A liberal arts education uniquely provides workplace skills new graduates need for rewarding, remunerative careers.
A strong liberal arts foundation, combined with either a major or well-chosen courses that align with entry into a specific career, is far more effective than narrow vocational preparation.
The digital age has accelerated the pace of our lives, including how quickly Americans change jobs or their entire career paths.
Research by the U.S. Bureau of Labor Statistics has found that those born in the late 1950s held an average of more than 11 jobs between the ages of 18 and 46.
There has never been a time when training has become obsolete more quickly than it does now. And the imperative of understanding other cultures and nations has never been as urgent.
A liberal arts foundation – which by definition embraces strong writing skills, scientific reasoning, foreign language, analytical reasoning and mathematics – is the best preparation to meet these tides of change.
“Academically Adrift,” the groundbreaking book by Richard Arum and Josipa Roksa, examines the cognitive gain of students majoring in different fields, based on a highly regarded assessment of academic value added.
Students in traditional liberal arts fields such as social science, humanities, mathematics and science showed overall significantly higher gains in critical thinking, complex reasoning and writing than students majoring in business, education, communications, health or even engineering and computer science.
In other words, they got a lot smarter. They got ready for a dynamic, shifting job market.
Employers concur. In a classic 20-year study released in 1981, Bell Laboratories found that liberal arts majors progressed more rapidly and in greater percentages than other staff.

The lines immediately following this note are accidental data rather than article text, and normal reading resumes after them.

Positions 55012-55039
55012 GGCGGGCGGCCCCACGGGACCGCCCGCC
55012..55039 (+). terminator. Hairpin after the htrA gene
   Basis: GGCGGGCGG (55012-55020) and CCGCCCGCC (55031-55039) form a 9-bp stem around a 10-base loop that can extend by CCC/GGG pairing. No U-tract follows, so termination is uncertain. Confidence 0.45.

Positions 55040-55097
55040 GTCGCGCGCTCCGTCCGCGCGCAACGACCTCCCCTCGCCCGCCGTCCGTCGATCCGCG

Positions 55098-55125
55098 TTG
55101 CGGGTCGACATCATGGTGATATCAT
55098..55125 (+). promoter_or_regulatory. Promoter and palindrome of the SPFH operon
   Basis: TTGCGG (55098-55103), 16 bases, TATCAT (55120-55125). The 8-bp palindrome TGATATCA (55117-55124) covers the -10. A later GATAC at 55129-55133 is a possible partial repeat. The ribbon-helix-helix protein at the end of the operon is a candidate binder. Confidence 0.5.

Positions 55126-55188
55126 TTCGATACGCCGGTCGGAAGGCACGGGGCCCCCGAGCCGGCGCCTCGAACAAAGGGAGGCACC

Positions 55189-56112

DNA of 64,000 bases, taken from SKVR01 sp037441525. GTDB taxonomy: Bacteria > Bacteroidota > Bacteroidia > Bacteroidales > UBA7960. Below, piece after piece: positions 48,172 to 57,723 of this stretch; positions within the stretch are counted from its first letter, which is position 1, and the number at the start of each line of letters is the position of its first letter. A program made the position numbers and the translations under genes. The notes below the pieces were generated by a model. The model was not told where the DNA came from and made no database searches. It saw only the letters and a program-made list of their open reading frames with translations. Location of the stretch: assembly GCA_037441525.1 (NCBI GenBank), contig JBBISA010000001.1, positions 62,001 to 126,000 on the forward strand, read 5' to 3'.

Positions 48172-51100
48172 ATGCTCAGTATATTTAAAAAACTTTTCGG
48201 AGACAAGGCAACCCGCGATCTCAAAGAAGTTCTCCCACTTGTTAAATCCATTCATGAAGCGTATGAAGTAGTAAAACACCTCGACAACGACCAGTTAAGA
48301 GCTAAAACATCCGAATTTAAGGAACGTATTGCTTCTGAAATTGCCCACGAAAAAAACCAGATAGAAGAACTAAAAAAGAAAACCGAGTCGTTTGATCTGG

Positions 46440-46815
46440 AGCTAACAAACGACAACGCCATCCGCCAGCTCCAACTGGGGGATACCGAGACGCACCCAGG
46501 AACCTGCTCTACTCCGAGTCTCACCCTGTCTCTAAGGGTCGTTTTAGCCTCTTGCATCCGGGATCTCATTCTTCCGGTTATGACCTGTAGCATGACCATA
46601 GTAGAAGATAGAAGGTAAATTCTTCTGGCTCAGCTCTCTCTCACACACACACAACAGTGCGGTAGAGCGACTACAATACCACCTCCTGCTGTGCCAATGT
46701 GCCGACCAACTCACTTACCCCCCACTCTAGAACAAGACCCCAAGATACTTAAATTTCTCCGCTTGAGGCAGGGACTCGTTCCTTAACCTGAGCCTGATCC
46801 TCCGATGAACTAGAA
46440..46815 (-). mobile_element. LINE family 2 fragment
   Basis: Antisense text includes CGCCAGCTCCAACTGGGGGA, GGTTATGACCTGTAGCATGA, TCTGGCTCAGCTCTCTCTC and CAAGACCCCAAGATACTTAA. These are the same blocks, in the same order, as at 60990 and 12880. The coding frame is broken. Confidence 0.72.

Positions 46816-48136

Is this ancient history not relevant to today?
Hardly: A major 2015 Hart Research Survey found 81 percent of employers called for improvement in “knowledge and skills that apply to a range of fields or positions.”
Only 48 percent called for improvement in preparation for a specific field. In a recession, employment for quite a few of the specialized technical fields will grow scarce.
Those who can write and speak effectively and those with enough background in economics to understand market forces are going to do a lot better than those without such skills.
The debate is not new. In 1852, John Henry Cardinal Newman warned that an individual “trained to think upon one subject or for one subject only, will never be a good judge even in that one: whereas the enlargement of his circle gives him increased knowledge and power in a rapidly increasing ratio.”
In 1916, the American philosopher John Dewey observed, “Only superstition makes us believe … that a subject is illiberal because it is useful and cultural because it is useless. It will generally be found that instruction which, in aiming at utilitarian results, sacrifices the development of imagination … also in the same degree renders what is learned limited in its use.”
Fast forward to today. Students who put narrow training ahead of the liberal learning that educates for career, community, and citizenship make a bad bargain with the future.
It is, in reality, eminently possible to have it all, including all the benefits of a career and a life shaped by values.
A solid core of foundational courses in natural science, foreign language, literature, economics, American government and history, expository writing and mathematics will take up no more than one-quarter of an undergraduate’s credit hours for graduation.
There is plenty of time left for a major and even a minor. As Dewey observed, liberal learning and practical applications draw strength from each other. They need each other.